It was quite sweet to see the dancing workshop – involving several older women and a hippy guy performing vague motions to music) and being invited for a ‘brain wash’, including a pre and main (in Dutch the same word for head) wash… 🙂 being asked by a woman with gold painted bubbles on her face and a wig made of sponges didn’t make it more enticing…

The city was decorated with all kinds of strange signs made of waste products and occasional ‘mobiles’ made of unexpected items… Teddies, time etc…

Imps and trolls ran around the crowd and bats on stilts hovered over our heads…

The most surreal experience was a butler (with a tray of bubbly) joined by a collection of chamber maids dressed in true Downton Abbey fashion approaching me with slight reverences, Milady… Wonderful and surreal.

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Rose in hand…

I had cards read by a fortune teller called Joli in a wagon, who did a rather good job in describing me and my wanderings.
(Ace of cups, Knight of Swords and Death, alas not the Fool…)

But above all the most impressive thing of this whole festival was how completely harmless and in-offensive the whole experience was.
There were local girls giving a pole dancing demonstration dressed in the most sensible sports underwear imaginable. They sweetly looked on while local children with strained faces tried to climb the pole…

All people were smiling, friendly and jolly.

Oh is there any more blessed than the Feasting Fool?

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Party on!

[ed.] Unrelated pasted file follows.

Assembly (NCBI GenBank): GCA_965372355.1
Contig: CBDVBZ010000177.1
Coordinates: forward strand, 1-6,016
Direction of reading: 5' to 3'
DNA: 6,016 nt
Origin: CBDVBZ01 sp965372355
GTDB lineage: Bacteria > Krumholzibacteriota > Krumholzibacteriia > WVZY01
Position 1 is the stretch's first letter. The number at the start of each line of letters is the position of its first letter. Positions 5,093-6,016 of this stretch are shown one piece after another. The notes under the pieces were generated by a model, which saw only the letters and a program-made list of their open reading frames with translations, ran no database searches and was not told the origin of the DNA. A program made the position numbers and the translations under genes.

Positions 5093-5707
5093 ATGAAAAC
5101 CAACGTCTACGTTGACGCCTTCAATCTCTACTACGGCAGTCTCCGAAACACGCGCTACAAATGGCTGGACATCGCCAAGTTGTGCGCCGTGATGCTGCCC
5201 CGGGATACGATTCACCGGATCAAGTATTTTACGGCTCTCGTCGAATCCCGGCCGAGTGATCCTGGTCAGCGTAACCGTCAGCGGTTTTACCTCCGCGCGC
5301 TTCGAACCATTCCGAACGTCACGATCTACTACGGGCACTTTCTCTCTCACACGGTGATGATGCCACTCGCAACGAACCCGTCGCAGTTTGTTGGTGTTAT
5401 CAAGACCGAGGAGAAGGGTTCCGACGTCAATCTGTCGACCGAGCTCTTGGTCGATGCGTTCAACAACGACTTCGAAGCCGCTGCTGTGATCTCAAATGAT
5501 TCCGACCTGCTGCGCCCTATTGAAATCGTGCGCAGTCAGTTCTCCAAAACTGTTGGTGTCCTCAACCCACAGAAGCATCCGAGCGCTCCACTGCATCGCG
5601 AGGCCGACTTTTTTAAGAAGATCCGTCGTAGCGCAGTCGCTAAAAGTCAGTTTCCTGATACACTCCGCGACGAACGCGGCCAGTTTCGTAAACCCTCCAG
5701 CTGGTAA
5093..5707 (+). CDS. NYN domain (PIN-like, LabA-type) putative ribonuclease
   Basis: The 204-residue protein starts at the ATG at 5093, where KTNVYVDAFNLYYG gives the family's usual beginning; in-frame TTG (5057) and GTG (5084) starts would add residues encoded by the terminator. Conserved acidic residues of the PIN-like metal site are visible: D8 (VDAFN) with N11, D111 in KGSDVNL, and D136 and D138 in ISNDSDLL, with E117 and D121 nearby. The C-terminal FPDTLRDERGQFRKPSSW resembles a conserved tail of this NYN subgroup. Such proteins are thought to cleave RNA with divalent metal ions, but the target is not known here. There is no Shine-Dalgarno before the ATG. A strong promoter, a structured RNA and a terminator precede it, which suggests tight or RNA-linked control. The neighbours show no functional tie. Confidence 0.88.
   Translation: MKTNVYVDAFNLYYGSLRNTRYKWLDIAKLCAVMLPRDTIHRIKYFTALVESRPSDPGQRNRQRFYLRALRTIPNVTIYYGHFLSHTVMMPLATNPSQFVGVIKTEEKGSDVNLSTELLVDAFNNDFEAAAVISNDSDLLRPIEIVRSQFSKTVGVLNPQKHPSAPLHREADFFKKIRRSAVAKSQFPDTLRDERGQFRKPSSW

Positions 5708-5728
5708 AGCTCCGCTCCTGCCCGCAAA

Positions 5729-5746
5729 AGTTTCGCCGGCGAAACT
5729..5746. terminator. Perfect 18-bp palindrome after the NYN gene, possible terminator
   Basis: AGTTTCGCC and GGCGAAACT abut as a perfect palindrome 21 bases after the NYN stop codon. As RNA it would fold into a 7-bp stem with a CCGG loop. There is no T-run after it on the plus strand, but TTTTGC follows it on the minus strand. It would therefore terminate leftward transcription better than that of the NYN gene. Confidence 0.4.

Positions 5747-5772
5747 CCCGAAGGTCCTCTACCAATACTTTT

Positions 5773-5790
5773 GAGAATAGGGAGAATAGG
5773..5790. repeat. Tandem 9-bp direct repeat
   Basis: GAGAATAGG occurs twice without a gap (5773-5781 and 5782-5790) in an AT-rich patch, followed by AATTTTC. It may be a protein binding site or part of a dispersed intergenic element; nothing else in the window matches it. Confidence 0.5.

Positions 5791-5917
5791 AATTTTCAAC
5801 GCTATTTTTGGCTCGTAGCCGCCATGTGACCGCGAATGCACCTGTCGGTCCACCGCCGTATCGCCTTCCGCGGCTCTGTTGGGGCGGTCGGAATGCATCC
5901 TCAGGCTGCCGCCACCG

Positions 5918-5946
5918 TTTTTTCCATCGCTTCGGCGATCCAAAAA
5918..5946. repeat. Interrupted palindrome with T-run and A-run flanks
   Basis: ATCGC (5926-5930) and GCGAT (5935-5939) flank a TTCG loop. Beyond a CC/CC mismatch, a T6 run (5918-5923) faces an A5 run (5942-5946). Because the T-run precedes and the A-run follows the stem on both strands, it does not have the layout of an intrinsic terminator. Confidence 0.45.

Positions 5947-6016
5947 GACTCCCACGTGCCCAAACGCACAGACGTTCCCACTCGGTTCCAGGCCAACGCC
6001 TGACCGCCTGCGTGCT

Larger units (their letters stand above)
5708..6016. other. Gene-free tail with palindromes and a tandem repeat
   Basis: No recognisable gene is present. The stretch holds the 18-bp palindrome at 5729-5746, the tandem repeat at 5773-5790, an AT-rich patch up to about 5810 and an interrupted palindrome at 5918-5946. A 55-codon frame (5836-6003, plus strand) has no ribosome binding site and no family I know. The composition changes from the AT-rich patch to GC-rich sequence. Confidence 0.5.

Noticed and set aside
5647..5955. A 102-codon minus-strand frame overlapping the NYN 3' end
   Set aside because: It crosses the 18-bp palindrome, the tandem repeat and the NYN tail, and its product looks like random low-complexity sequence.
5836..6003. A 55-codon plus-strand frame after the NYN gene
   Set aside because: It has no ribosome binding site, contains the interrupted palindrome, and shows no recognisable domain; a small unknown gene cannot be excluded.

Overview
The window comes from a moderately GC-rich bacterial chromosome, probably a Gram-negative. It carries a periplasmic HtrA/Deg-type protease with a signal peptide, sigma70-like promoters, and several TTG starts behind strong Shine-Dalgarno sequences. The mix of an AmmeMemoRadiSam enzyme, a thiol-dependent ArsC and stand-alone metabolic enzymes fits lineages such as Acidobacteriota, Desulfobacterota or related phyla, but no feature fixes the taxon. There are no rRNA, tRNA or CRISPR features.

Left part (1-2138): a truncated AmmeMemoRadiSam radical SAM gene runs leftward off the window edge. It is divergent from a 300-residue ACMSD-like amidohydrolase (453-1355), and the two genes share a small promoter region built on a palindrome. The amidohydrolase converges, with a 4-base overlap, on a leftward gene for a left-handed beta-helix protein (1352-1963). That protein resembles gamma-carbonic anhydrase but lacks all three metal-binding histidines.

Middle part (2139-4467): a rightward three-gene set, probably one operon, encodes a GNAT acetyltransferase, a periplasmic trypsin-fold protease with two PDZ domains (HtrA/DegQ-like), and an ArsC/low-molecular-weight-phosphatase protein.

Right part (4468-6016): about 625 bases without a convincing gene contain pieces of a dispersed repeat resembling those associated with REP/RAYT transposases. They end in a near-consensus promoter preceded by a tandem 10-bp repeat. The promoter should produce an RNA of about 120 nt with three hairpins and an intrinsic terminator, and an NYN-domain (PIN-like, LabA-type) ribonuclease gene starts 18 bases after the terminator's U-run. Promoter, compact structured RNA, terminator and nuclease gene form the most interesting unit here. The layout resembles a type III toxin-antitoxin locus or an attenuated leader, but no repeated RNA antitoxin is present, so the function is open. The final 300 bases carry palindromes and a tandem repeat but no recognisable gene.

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It is rare that expatriated Dutch people long to come back to their ‘little cold frog country’. (NL: Ons koude kikker landje).

But a picture like this surely brings up Dutch patriotic pride and homesickness:

Skating into the sunset...

On the other hand I only have bad memories of being on the ice.
Gargantuan blisters in my skates, bruises a-go-go… and all my friends disappearing in the distance, while I fall yet again on the cracks…
No, alas. I fear I will just enjoy the aesthetic pleasure of it, seated next to the fireplace…

Making the cold bearable...

PS. Sadly the epic skating tour along 11 Friesian towns (NL: Elfstedentocht) has been cancelled. The ice was not thick enough after 11 days of frost… Pity of all those extra gallons of Beerenburg they had distilled beforehand, just in case…
Better luck next year, hic!

PPS. On a happy note, may be my tulip bulbs will make it through to spring after all!

Oh, I love Holland!

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My American alter ego...

Yesterday I found a great blog, writing about the weird country I am from. It is quite funny to find someone else’s collection of thoughts on Dutch idiosyncrasies.

Enjoy: http://stuffdutchpeoplelike.com/

(I have to admit that their review on No.3 Hagelslag is much more thorough than mine…)
You live, you learn…

 

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Yesterday I attended several lectures on Historical interiors and restoration at the University of Amsterdam. (It was actually the leaving colloquium for Prof. Anne van Grevenstein.)

It was an interesting day with some interesting people sharing their knowledge and experiences.
But let’s not get me started on this, that would take forever…

On the way back to the station I walked through the red light district and saw the following sight opposite the Casa Rosso theatre:

No no, I was just swanning around to see the architecture...

And I thought swans were considered monogamous?!

On second thought I shouldn’t be surprised… Right Leda?